I am not just a self-taught programmer, I'm a self-taught everything. I dropped out of school early and only later got the equivalent of a high school degree (A MSA, Mittlerer Schulabschluss), because that was one of the requirements of living alone. I don't regret doing it this way, because I now have a fairly unique biography, but Imposter's Syndrome is with me, always.
I first saw the Imposter's Handbook by Rob Conery flash across my twitter stream a few months ago and I thought "This sounds great! A book for people like me." I picked it up two weeks ago and worked my way through it. The big takeaway: I learned more about all this stuff than I thought I did over the last four years and I still have tons to learn. This book made me feel energized to do more work, to explore further. It's easy to follow along and he gives you good pointers for further research. For instance, I really have to brush up on all that mathy stuff. If I could time travel and give my younger self a piece of advise it would be to pick up a math book alongside the C++ books I was devouring when I was in my late teens.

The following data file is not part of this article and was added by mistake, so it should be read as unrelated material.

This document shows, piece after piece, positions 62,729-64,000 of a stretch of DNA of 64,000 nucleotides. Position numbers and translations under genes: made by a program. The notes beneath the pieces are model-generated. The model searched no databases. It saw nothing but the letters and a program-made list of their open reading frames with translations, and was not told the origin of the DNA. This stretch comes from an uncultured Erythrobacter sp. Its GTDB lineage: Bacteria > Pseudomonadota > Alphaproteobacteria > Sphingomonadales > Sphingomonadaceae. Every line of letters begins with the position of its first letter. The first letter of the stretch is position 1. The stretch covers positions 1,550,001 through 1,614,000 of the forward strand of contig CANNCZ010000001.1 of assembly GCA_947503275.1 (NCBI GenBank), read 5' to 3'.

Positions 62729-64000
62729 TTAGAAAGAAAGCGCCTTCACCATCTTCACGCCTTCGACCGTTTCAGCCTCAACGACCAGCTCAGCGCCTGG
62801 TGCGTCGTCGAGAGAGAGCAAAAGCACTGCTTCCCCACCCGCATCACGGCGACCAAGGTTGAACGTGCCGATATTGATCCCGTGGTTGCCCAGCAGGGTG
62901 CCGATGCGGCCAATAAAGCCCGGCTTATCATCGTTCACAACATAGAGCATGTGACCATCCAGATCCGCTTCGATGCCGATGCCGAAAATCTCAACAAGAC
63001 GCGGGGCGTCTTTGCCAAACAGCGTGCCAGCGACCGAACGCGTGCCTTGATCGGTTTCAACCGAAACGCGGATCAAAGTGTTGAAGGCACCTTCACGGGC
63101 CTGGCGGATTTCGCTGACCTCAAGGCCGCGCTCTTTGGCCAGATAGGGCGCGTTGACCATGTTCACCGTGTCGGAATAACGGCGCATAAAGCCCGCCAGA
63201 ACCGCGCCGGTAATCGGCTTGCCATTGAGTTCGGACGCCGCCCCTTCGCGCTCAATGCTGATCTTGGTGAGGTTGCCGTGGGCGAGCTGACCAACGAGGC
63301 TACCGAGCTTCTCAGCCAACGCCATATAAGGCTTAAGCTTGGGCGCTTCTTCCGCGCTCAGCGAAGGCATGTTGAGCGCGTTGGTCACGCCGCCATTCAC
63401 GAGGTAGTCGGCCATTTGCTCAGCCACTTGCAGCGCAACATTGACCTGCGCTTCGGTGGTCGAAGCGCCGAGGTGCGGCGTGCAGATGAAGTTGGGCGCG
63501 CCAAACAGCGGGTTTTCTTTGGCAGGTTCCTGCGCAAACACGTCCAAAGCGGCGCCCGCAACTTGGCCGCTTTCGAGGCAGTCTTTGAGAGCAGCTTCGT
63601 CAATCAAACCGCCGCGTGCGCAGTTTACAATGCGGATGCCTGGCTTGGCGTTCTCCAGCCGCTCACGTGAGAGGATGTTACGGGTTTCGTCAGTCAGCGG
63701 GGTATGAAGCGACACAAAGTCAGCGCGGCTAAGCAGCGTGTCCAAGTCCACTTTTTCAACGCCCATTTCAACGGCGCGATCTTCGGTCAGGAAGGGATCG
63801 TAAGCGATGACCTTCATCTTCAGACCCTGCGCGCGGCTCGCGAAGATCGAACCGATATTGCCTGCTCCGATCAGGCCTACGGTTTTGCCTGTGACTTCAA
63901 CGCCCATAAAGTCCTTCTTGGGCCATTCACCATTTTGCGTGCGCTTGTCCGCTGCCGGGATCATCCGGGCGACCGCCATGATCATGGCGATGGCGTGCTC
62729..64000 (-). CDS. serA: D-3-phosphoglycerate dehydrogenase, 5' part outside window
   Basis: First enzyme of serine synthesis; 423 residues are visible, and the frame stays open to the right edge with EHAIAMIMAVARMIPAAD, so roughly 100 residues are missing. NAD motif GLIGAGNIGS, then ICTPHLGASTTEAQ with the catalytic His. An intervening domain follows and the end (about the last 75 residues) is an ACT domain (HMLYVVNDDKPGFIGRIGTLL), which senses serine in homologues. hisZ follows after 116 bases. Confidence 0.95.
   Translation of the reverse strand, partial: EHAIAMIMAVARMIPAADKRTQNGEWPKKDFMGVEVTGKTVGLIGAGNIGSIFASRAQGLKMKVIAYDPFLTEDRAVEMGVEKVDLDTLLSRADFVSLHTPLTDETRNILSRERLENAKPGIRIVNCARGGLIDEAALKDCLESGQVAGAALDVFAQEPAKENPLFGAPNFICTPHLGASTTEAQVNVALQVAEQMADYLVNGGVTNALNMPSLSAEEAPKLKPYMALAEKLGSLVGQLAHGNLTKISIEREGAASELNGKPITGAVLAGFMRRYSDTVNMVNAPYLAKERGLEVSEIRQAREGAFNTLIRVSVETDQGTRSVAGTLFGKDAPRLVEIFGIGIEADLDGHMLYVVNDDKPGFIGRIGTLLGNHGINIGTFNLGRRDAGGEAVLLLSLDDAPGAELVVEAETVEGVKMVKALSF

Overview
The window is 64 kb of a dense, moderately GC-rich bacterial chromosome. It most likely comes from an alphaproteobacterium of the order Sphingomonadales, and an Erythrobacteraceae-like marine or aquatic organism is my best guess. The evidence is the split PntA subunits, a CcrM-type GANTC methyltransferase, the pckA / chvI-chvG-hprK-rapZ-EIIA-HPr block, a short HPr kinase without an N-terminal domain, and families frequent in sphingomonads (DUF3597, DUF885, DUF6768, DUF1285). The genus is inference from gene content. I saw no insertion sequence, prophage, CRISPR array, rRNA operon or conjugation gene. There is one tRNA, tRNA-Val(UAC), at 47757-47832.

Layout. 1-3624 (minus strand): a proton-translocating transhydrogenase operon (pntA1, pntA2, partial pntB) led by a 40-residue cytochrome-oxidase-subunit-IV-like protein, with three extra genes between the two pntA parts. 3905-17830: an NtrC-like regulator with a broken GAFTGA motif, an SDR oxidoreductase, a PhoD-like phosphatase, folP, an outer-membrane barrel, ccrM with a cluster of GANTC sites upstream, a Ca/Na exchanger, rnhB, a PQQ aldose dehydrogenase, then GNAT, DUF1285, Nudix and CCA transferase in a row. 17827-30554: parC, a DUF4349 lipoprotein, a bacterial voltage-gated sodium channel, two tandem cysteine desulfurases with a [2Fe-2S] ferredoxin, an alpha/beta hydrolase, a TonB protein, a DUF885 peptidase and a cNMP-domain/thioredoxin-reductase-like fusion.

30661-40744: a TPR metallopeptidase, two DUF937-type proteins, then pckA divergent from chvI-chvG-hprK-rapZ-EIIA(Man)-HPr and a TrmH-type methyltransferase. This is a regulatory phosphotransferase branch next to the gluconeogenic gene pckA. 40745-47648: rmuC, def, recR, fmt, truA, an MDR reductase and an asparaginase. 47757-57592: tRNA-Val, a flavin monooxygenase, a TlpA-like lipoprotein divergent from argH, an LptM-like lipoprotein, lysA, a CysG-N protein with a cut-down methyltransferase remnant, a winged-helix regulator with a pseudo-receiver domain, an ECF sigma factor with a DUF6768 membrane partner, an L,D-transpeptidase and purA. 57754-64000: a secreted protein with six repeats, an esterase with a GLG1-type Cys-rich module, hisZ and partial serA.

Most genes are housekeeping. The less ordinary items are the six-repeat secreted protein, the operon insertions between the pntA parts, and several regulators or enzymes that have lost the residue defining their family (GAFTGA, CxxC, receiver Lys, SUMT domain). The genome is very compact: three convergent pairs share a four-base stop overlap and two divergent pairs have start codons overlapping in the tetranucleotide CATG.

There was one moment I had to laugh out loud; when I finally understood Dependency Injection, or rather when I made the connection between the thing I was doing all the time and a term I heard thrown around a lot, but was hazy on. This is a larger problem in the tech sphere, of course: we are not as good at explaining things as we could be. A lot of the time explanations are too technical and detailed. Yes, computer science is a complex field, but I feel like we could do a better job at picking the right abstraction if we want to open it up to more people. We need new approaches and viewpoints to move the state of the art forward and The Imposter's Handbook is a step in that direction. It's still rooted in the traditions, but he doesn't pretend this is some arcane magic only a select few are qualified to learn.